ASPCA Rescues Hundreds of Cats From Animal Sanctuary in Madison County, Fla.

Cats removed and transported to temporary shelter with assistance from local, national agencies
February 27, 2012

NEW YORK—The ASPCA® (The American Society for the Prevention of Cruelty to Animals®), at the request of the Madison County Sheriff’s Office and Madison County Animal Control in northern Florida, is managing the removal and sheltering of hundreds of cats living in overcrowded and unsanitary conditions from a non-profit cat sanctuary known as Caboodle Ranch in Lee, Fla., approximately 64 miles east of Tallahassee, Fla. This is the largest number of cats the ASPCA has ever removed from one location in an animal cruelty investigation.

As a result of an investigation spanning for more than a year, a search warrant was executed Monday morning for the removal of the animals. The ASPCA is collecting additional evidence on the property for the investigation, as well as leading the removal and sheltering efforts with its Field Investigation and Response and Animal Forensics teams. The founder of Caboodle Ranch has been arrested and multiple animal cruelty charges are pending.

“After receiving numerous complaints regarding the care of animals at Caboodle Ranch, we’re glad that the appropriate enforcement action is being taken,” said Sheriff Ben Stewart with the Madison County Sheriff’s Office. “This has been an ongoing issue that we’ve been monitoring and we’re grateful that the ASPCA is able to provide assistance with the investigation.”

“The ASPCA is pleased to be able to provide expertise and resources to support the efforts of the local authorities in investigating this ‘sanctuary’ that spiraled out of control,” added Tim Rickey, senior director of the ASPCA’s Field Investigations and Response team. “This is a tragic situation. Caboodle Ranch was clearly overwhelmed with hundreds of cats in dire need of medical treatment, and the sanctuary had no adoption program or any spay/neuter efforts to effectively manage its current population. The ASPCA’s goal is to work quickly to remove these cats from the property and safely transport them to the temporary shelter, where they will be triaged by a veterinary team.”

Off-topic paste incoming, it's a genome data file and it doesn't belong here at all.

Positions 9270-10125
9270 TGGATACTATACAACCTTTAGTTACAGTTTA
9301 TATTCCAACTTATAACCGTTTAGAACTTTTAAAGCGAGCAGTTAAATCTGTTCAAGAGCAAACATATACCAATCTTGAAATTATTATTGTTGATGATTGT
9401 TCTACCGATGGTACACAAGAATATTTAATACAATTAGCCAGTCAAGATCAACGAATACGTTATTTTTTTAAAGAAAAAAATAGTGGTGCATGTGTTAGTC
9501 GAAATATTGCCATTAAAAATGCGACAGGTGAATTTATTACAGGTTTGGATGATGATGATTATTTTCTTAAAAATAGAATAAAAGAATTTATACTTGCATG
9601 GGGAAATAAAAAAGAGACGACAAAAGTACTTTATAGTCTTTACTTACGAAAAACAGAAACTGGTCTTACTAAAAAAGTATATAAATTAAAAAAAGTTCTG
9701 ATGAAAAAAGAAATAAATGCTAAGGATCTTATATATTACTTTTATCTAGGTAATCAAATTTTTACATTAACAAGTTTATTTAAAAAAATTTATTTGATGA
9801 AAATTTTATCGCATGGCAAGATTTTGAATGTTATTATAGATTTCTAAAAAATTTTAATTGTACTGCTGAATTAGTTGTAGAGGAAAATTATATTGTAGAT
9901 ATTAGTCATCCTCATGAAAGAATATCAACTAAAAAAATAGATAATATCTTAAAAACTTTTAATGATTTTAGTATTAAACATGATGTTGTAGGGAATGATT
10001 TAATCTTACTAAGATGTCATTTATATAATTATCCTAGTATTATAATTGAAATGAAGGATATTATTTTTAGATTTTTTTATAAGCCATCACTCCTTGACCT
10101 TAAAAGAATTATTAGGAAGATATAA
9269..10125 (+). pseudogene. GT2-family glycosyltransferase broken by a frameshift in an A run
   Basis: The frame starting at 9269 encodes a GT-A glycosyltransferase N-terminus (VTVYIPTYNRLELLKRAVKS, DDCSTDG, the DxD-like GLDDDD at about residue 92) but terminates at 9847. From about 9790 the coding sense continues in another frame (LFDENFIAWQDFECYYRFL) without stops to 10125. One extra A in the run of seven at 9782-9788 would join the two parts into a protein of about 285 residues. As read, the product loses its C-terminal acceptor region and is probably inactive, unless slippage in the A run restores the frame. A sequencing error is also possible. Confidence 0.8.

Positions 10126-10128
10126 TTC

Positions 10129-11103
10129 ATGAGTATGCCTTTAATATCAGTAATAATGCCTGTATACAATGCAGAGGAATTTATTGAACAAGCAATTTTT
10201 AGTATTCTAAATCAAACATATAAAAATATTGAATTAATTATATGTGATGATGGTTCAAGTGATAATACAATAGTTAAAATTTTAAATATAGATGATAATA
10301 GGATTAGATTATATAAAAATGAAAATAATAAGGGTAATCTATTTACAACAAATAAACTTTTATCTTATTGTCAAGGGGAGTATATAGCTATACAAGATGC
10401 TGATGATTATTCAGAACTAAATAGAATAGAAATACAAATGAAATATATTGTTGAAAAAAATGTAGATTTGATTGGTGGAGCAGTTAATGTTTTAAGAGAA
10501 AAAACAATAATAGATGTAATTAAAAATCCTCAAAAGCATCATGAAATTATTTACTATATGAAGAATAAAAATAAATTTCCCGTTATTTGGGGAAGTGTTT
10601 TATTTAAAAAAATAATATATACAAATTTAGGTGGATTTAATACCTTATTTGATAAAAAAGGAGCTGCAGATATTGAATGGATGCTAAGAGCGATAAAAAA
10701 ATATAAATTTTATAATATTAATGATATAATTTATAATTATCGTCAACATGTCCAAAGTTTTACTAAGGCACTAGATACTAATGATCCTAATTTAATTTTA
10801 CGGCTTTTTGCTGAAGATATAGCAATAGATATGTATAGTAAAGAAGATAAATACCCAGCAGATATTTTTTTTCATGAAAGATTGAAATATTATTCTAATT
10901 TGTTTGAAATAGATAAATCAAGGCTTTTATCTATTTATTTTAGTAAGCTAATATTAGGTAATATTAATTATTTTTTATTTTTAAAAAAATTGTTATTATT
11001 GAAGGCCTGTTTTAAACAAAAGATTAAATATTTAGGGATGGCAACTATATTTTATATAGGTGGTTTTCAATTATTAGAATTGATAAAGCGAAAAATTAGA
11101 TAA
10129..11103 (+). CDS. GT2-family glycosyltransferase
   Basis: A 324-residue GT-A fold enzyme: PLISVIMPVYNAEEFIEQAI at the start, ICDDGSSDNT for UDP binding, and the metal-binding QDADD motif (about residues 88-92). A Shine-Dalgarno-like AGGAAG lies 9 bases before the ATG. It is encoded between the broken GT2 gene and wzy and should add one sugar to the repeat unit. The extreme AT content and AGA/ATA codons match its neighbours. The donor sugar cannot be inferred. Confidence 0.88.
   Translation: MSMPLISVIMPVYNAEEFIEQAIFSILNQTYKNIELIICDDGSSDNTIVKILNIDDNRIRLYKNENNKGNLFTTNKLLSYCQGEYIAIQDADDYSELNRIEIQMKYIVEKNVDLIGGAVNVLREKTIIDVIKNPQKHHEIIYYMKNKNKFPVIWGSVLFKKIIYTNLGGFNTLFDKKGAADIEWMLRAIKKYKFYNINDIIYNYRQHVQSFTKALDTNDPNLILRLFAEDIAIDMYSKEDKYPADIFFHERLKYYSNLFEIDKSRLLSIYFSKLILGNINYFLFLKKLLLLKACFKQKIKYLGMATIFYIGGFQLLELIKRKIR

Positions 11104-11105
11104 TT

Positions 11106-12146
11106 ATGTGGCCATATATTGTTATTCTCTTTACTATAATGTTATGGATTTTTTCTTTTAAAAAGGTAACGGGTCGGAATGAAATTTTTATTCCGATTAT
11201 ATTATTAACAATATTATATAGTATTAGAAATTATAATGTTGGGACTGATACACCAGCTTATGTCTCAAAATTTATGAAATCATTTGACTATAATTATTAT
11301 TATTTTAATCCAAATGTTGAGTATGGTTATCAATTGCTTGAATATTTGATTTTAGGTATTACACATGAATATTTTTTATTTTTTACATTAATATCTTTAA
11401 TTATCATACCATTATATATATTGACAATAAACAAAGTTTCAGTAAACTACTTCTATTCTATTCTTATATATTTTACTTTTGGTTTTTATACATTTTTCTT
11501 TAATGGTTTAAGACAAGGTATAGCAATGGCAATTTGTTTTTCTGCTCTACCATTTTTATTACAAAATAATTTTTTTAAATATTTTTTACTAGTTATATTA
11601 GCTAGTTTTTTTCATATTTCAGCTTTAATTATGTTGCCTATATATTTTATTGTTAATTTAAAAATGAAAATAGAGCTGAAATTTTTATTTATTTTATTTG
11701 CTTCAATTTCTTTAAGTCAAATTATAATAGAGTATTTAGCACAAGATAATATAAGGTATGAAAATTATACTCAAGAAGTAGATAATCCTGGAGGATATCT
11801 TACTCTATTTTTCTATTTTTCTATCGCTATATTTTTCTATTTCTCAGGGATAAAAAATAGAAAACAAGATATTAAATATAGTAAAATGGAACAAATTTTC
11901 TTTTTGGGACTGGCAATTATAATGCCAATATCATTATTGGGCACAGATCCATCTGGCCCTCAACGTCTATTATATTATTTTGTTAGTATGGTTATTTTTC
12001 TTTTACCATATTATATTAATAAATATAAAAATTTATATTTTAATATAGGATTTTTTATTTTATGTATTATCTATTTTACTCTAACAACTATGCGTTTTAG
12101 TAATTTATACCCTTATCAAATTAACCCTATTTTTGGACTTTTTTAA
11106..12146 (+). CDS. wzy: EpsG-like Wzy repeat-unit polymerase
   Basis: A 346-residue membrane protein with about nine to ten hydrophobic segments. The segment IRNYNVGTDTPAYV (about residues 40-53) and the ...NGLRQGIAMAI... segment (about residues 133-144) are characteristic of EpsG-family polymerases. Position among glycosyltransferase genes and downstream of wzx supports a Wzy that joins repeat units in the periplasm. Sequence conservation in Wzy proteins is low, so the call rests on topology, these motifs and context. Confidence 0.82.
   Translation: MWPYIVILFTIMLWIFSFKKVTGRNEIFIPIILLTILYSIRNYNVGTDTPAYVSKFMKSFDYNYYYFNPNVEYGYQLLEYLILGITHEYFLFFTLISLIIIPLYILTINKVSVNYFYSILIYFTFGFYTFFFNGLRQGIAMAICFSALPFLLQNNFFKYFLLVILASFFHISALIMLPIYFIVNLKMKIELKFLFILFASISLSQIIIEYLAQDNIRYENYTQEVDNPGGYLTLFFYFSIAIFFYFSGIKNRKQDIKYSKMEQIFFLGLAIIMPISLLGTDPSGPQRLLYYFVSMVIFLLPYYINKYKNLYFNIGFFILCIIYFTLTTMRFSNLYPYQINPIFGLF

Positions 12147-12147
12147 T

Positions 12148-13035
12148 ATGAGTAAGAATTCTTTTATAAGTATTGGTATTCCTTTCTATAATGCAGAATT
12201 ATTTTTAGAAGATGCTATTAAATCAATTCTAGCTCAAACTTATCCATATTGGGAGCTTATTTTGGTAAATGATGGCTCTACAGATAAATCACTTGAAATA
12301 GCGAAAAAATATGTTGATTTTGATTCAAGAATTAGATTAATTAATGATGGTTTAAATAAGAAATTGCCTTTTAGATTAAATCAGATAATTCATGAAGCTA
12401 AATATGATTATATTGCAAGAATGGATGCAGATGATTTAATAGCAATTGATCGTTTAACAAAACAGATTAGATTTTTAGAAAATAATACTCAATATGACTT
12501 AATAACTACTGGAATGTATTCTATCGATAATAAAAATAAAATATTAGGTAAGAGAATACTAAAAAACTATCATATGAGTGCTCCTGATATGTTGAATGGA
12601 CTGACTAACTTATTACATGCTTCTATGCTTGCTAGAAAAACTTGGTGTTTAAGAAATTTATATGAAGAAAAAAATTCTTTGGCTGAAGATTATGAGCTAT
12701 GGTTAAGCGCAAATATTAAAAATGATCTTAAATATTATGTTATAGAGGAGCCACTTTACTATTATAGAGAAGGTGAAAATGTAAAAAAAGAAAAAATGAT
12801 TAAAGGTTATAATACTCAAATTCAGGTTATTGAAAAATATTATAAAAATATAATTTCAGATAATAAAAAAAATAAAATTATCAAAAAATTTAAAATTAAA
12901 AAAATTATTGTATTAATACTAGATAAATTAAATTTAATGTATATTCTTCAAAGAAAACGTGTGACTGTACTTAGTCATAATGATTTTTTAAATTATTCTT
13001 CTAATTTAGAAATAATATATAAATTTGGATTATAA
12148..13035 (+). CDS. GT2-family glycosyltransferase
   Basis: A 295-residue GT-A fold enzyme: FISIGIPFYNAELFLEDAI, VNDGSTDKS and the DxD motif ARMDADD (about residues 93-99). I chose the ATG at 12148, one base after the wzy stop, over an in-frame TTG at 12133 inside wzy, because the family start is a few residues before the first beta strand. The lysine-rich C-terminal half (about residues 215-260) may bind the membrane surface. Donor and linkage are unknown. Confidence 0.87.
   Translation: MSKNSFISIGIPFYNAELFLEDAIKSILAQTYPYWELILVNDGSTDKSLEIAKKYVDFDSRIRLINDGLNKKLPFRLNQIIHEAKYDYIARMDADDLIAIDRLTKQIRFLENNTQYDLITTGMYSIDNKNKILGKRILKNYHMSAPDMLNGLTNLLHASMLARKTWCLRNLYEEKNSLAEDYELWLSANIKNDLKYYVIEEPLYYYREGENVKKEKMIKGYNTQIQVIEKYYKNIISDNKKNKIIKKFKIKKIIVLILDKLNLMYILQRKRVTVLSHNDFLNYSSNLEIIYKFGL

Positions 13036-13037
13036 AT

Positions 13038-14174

The cats were living outside in overcrowded and unsanitary conditions with various medical issues that were left untreated. Many of the cats exhibited various signs of neglect and appear to be suffering from upper respiratory conditions and eye infections, among other medical issues. Several cats were in critical condition and responders discovered numerous deceased cats on the property.

Agencies assisting the ASPCA on scene include: Atlanta Humane Society (Atlanta, Ga.); Bay Area Disaster Animal Response Team (Belleair Bluffs, Fla.); Cat Depot (Sarasota, Fla.); Florida State Animal Response Coalition (Bushnell, Fla.); Good Mews Animal Foundation (Marietta, Ga.); Humane Society of Broward County (Fort Lauderdale, Fla.); International Fund for Animal Welfare (Yarmouth Port, Mass.); McKamey Animal Care and Adoption Center (Chattanooga, Tenn.); PetSmart Charities, Inc. (Phoenix, Ariz.); RedRover (Sacramento, Calif.); and Sumter DART (Bushnell, Fla.). Staff from the University of Florida (Gainesville) College of Veterinary Medicine and Maples Center for Forensic Medicine at UF are also assisting with the rescue operation.

“Removing hundreds of animals is a huge undertaking, and we are truly grateful that these agencies offered their assistance in the case,” said Kathryn Destreza, director of Investigations for the ASPCA Field Investigations and Response team. “Numerous agencies throughout Florida and as far as California have committed to helping us continue our life-saving work and giving these rescued animals a second chance.”

The cats will be transferred via the ASPCA’s animal transport trailer to a temporary shelter at an undisclosed location, where ASPCA medical director Dr. Rhonda Windham will oversee their medical triage. To assist in the triage, the ASPCA has on scene its fully equipped “Mobile Animal Crime Scene Investigation (CSI) Unit,” a specially-designed vehicle outfitted with state-of-the-art forensic tools as well as medical equipment tailored for animal patients.

The undercover investigation was set into motion after complaints about the facility were received by People for the Ethical Treatment of Animals (PETA). PETA submitted its evidence to the Third Judicial Circuit State Attorney’s Office, Madison County Sheriff’s Office, and Madison County Animal Control. The ASPCA was contacted for assistance in the criminal investigation, evidence collection, rescue and sheltering efforts of the case.